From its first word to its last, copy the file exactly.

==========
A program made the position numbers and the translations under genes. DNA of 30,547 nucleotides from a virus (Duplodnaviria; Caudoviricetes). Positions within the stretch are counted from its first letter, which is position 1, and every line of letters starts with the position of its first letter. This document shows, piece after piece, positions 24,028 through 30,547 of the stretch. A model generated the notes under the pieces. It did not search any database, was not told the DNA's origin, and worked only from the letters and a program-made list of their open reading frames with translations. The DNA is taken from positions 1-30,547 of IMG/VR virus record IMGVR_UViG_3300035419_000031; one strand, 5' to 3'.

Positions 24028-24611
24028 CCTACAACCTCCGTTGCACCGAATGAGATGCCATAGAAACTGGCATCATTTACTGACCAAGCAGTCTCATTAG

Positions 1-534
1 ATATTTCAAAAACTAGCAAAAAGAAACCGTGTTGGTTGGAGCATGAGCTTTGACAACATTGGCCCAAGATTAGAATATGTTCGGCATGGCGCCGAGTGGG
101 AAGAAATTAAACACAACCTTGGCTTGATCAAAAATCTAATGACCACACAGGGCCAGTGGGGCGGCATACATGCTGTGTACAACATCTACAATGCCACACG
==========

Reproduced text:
A program made the position numbers and the translations under genes. DNA of 30,547 nucleotides from a virus (Duplodnaviria; Caudoviricetes). Positions within the stretch are counted from its first letter, which is position 1, and every line of letters starts with the position of its first letter. This document shows, piece after piece, positions 24,028 through 30,547 of the stretch. A model generated the notes under the pieces. It did not search any database, was not told the DNA's origin, and worked only from the letters and a program-made list of their open reading frames with translations. The DNA is taken from positions 1-30,547 of IMG/VR virus record IMGVR_UViG_3300035419_000031; one strand, 5' to 3'.

Positions 24028-24611
24028 CCTACAACCTCCGTTGCACCGAATGAGATGCCATAGAAACTGGCATCATTTACTGACCAAGCAGTCTCATTAG

Positions 1-534
1 ATATTTCAAAAACTAGCAAAAAGAAACCGTGTTGGTTGGAGCATGAGCTTTGACAACATTGGCCCAAGATTAGAATATGTTCGGCATGGCGCCGAGTGGG
101 AAGAAATTAAACACAACCTTGGCTTGATCAAAAATCTAATGACCACACAGGGCCAGTGGGGCGGCATACATGCTGTGTACAACATCTACAATGCCACACG